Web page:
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Head Knockin' Forever
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The historical central district of Old Trabzon.

The Childhood House of Kanuni Sultan Süleyman "The Magnificant" in where he was trained to become a good emperor.

Ortahisar Mosque (Fatih Mosque)
Former Panaghia Khrysokephalos Virgin Mary (Golden-headed Virgin Mary) Church which was first constructed as a Roman Pagan Temple, then destroyed and rebuilt as a church and finally converted into a mosque in 1461 when Fatih conquered the Trabzon.

The structure which is formerly called as the Golden-headed Virgin Mary Church is supposed to have been built with a basilica plan within a monastery. Its construction date goes back to the year 914. However, present plan of the structure dates back to the 12. century. Historic records reveal that the structure has experienced six major restoration periods. The main plan is in the shape of a Greek cross. The structure with three naves has one apse that is round on the inside and polygonal on the outside. It has also one interior and one exterior narthex. Northem entrance is built in the 14. century. With its high and 12 cornered tambour, the central dome rests on pendentives.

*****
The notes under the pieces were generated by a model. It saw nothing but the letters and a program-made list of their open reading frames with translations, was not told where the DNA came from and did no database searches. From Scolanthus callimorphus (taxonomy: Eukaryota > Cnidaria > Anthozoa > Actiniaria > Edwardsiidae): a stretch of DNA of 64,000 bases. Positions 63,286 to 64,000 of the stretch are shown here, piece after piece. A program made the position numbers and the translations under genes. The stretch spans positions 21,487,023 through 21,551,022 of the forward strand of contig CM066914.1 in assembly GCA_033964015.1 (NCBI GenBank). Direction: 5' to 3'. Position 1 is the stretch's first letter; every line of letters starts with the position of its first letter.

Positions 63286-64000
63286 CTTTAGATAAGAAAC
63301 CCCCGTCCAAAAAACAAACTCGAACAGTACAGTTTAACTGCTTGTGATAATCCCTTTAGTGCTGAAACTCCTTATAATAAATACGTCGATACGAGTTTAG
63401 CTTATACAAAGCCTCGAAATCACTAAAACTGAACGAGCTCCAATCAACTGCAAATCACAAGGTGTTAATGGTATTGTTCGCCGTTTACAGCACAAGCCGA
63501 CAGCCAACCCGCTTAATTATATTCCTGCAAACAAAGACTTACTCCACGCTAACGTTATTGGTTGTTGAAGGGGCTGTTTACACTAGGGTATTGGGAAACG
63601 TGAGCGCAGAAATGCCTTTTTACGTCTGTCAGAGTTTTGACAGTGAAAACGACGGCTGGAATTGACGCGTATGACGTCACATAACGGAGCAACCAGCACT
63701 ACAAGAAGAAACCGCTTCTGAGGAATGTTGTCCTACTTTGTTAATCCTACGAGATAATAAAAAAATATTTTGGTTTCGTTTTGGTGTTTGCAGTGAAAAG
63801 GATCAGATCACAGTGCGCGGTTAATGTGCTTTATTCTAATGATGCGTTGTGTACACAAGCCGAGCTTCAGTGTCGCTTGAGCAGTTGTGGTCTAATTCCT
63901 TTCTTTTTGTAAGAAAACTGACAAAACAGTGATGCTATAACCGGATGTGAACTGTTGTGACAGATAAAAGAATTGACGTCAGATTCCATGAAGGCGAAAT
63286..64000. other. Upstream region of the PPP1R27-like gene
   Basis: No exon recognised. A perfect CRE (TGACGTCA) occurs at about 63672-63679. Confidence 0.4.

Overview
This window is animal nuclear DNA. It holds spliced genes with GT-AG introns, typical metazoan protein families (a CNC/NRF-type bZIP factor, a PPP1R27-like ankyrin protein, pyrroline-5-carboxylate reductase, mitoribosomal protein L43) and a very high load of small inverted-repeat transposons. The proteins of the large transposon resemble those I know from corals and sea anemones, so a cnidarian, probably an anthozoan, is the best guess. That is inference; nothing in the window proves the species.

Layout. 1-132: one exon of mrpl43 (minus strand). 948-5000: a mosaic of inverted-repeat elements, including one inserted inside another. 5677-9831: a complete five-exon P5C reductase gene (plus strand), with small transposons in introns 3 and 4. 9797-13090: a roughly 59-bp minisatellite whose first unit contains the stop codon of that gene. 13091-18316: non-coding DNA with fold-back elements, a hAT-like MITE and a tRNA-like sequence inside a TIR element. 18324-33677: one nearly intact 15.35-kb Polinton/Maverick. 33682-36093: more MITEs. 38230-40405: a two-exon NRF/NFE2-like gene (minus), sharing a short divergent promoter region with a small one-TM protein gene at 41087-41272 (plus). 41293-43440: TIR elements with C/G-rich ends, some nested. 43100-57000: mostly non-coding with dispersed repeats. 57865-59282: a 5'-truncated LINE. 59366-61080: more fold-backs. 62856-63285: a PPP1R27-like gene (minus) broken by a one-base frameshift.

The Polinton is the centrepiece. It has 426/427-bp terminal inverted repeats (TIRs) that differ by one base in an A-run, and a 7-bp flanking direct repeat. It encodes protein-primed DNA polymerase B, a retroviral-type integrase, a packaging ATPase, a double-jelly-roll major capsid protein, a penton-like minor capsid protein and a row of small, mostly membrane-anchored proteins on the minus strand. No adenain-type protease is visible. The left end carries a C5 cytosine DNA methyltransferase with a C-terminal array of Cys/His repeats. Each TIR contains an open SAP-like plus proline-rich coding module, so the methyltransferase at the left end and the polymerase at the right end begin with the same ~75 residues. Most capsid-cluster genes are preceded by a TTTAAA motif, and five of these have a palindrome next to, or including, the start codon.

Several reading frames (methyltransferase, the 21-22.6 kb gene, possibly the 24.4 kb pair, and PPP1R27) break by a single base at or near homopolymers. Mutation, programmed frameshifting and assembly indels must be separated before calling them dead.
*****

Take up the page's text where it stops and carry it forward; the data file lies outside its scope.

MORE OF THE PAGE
The structure was ornamented elaborately since it was the main church and cathedral of the city once in a time. Mosaic ornamentation in opus sectile style is seen on some of its walls and ground.

After the conquest of Trabzon, it was converted into a mosque, and Fatih Medrese was built next to it. In the Ottoman Period, the main entrance to the mosque was moved to the north, a prayer niche was placed in the middle of the southern wall, and a pulpit and a minaret were added.

Prayer niche is wooden and ornamented richly. Borders with interlocking geometric motifs encircling the prayer niche, stalactite styled niche and rosettes resemble works of the Seljuks. And its pulpit built of walnut tree is a precious work of art.

The Orta Hisar Mosque was restored and decorated with ornamentations at various times, and all changes were infonned by inscriptions. Room on the east of the prayer niche was restored to a library in 1842, and an inscription was placed on its door.
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